This is where the confusion of emotion and action comes into play, and that plays such a big role in how our society doesn't understand true morality.

And then greed, another form of self-indulgence, like gluttony, right? But just with things and possessions. And again, that is a form of a behavior, but it's not an action that's taken against others.

We have to understand, if we are doing these behaviors to ourselves, they are vices. These are definitions of vices, of specific instances of vices, and there's many others. But vices themselves are not immoral acts against others. This is something, again, you wouldn't want to dwell in all the time, that might debauch and debase the self, but it's still not violence against others, it's not violating anyone else's natural rights.

So let's look at the real seven deadly sins, the heart of the entire presentation here. What does constitute violations of natural law and others' rights? Look at the qualitative difference in the words. The words, pride, gluttony, sloth, lust, anger, jealousy, and greed, compared to the real seven deadly sins.

(00:33:48) The false seven deadly sins don't even rate when it comes to the level of harm and evil that results from these types of behaviors, the real seven deadly sins, the real violations of natural law: murder, assault, rape, theft, trespass, coercion and deception.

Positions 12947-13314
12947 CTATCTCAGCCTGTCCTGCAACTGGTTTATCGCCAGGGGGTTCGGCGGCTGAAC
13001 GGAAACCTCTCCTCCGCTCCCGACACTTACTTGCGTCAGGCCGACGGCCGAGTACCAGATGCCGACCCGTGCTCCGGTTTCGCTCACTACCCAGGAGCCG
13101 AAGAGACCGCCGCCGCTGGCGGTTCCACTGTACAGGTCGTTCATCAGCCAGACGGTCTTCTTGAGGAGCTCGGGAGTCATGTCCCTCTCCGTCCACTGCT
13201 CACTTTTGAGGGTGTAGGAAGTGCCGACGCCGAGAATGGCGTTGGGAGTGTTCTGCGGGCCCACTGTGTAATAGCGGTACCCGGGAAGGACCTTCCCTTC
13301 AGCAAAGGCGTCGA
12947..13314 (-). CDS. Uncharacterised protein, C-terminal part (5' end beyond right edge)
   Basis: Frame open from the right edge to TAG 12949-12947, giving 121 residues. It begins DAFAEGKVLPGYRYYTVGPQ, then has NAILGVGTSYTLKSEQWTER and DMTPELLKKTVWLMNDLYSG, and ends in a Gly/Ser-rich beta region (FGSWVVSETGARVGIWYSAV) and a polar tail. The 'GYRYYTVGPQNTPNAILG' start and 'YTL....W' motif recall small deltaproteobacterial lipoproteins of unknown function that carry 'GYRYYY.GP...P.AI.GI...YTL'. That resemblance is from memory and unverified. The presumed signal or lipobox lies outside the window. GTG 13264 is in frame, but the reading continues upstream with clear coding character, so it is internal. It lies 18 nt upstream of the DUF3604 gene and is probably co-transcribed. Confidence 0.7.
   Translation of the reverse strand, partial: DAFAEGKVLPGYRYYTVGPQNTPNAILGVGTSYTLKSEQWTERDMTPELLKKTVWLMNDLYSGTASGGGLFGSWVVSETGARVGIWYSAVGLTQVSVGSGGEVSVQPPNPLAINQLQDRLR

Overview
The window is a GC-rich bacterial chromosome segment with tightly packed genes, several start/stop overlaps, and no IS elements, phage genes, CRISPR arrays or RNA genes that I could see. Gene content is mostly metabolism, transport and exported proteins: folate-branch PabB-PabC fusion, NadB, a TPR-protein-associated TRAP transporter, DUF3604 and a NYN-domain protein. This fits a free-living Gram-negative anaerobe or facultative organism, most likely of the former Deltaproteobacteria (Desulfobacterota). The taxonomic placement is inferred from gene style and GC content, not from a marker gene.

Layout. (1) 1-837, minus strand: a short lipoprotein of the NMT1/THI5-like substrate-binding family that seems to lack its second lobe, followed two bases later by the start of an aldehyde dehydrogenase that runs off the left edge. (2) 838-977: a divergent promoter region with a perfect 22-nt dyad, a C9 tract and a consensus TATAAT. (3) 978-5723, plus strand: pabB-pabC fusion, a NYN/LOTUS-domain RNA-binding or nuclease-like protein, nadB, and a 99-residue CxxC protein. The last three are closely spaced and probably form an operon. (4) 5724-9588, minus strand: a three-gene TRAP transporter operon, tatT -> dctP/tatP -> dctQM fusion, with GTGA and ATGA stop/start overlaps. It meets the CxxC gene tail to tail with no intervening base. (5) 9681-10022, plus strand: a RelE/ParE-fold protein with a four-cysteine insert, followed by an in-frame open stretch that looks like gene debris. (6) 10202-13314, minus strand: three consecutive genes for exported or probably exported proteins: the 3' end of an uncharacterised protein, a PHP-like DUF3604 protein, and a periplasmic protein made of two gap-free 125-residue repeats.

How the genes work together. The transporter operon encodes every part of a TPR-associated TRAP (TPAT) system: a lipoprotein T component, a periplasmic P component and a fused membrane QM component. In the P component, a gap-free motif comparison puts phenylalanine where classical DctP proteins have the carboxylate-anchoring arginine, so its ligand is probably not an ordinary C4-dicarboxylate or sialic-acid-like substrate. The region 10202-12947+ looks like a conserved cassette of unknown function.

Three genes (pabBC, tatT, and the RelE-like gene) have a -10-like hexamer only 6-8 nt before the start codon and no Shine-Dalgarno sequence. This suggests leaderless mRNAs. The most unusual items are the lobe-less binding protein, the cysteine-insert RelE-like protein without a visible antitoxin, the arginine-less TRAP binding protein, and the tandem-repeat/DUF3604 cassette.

I think anyone logically even looking at the qualitative difference between the vices versus the real sins, if they're being honest with themselves, is going to realize there's zero comparison. These are the real deal when it comes to harm. And they all share one basic thing in common.

So let's look at some of these from a logical perspective. We're going to look at what is the act of murder, just like we look at what is pride, what is taking pride in oneself. What is gluttony? What is sloth? What is lust? And on.

So, let's look at these in turn. A very logical procedure. The part of the trivium process we're engaging here is we're asking the question, who, what, and then eventually we come to how and why. We're looking at why these now are actual transgressions against others, because something has to be done in order for a transgression against someone else to have taken place. Not thought, not felt, but acted upon. That's why sins are actions. Sins aren't thoughts, sins aren't emotions, sins are actions.

And, you know, quite frankly, I really shouldn't have to even explain this to people who say that they're people who are spiritual, slash, even religious, people who want to take the laws of the Creator into the universe. This should be common sense, you know, and that's the definition of conscience. Conscience literally means common sense, when we etymologically break it down into con, meaning together, or with, and science, meaning to know, or to understand.